single origin

January Single Origin by Amanda Jones

This month’s single origin is named after the pioneering Okuyama family. Descendants of Japanese migrants to Brazil, who sought out a better life and career in the southern hemisphere, the Okuyamas turned to coffee, and have been at the forefront of innovation in this significant sector of the Brazilian economy.

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A Journey to Imbabura by Amanda Jones

While Ecuadorian coffee may not have the profile of its more illustrious neighbours, with this month’s single origin we have had our belief in Ecuadorian coffee reconfirmed. This is a country that grows exceptional coffee. There are, however, some barriers to getting coffee from Ecuador to our roaster in Australia, but with some assistance from Caravela Coffee we have been able to ensure the beans make the journey. 

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Cupping With Cofinet by Amanda Jones

Coffee cupping is a unique process whereby coffee is sampled and tasted in a way that the greatest depth and variety of flavours can be discerned. With its traditions and rituals, this process is at the core of the ongoing craft of coffee, one that has never quite formalised itself into a discipline.

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Unlocking the True Potential of Ecuadorian Coffee by Amanda Jones

Hampered by factors ranging from the local to the international, Ecuadorian coffee has not been getting the attention it deserved in the most recent wave of coffee. Despite sharing preeminent conditions for growing with its well-regarded neighbours, Peru and Colombia, Ecuador had fallen off the map. Despite this, the coffee had never gone away, and our December single origin is testament to the work of dedicated farmers who know the value of their product.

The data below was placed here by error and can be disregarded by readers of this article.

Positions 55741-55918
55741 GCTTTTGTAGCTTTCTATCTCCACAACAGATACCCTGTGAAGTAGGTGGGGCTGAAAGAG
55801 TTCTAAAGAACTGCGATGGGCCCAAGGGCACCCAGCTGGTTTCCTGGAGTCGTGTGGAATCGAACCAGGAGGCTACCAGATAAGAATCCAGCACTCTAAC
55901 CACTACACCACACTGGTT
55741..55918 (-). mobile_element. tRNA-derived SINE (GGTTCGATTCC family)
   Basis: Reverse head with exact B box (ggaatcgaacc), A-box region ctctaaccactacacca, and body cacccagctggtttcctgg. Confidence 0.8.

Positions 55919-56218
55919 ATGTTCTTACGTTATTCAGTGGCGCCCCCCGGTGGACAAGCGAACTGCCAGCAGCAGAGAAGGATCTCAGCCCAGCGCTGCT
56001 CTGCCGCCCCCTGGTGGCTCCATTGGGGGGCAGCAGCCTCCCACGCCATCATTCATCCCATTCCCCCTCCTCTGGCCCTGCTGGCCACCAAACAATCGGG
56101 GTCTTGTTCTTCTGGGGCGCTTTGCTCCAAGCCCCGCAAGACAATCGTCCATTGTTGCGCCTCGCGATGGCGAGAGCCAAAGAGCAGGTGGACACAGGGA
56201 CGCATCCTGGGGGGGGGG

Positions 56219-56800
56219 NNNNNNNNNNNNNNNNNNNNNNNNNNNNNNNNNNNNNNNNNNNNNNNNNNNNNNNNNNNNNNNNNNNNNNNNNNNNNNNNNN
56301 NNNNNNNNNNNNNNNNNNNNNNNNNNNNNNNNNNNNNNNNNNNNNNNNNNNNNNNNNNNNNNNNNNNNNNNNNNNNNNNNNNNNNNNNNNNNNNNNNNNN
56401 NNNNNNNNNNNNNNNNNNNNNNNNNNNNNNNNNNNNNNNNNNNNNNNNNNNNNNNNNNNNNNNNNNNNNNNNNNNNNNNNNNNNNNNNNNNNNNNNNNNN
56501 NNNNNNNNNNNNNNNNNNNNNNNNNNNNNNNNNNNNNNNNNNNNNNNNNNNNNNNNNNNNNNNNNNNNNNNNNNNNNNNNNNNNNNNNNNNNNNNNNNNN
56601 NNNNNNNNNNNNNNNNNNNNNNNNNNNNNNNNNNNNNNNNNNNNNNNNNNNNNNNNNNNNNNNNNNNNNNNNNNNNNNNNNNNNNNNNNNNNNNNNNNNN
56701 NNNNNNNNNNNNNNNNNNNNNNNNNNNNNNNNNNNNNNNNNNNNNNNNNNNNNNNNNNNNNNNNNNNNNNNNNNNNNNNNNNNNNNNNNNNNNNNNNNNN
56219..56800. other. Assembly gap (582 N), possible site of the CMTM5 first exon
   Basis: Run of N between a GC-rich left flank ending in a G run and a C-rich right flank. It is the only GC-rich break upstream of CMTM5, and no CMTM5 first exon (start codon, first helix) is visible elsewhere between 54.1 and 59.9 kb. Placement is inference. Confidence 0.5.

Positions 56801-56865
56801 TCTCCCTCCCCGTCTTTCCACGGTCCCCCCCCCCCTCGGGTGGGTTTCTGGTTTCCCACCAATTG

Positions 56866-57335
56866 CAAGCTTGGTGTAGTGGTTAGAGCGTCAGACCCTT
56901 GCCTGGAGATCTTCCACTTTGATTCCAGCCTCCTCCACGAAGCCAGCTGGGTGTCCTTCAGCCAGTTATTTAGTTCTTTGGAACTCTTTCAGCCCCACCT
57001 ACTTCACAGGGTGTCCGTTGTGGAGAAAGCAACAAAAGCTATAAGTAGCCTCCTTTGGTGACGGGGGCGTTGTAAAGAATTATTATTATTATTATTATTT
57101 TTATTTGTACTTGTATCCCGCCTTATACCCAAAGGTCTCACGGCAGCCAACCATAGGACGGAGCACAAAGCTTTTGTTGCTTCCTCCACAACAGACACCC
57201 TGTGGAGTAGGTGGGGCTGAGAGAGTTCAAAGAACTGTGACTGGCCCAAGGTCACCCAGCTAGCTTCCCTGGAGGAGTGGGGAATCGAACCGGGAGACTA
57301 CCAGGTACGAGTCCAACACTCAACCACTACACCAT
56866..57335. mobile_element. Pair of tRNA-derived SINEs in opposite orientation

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Tasting the Fruits of December by Kevin Crouse

Located in the Andes, our December single origin comes from a country that despite coffee being one of its primary exports until the 1970s, saw a decline in production through the end of the 20th century. Only now are export again beginning to pick up as specialty traders and roasters return to this country for the subtle, clear flavours of the coffee produced there.

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Charming Costa Rica by Kevin Crouse

Costa Rica, known to some as the Switzerland of Central America, is an exception in almost every aspect, and this makes for exceptional coffee. Lying between Nicaragua and Panama, Costa Rica straddles the Central American isthmus at one of the narrowest points and is buffeted by the winds of the Pacific and the breezes of the Caribbean. Putting it all together and translating that is coffee, the third largest export.

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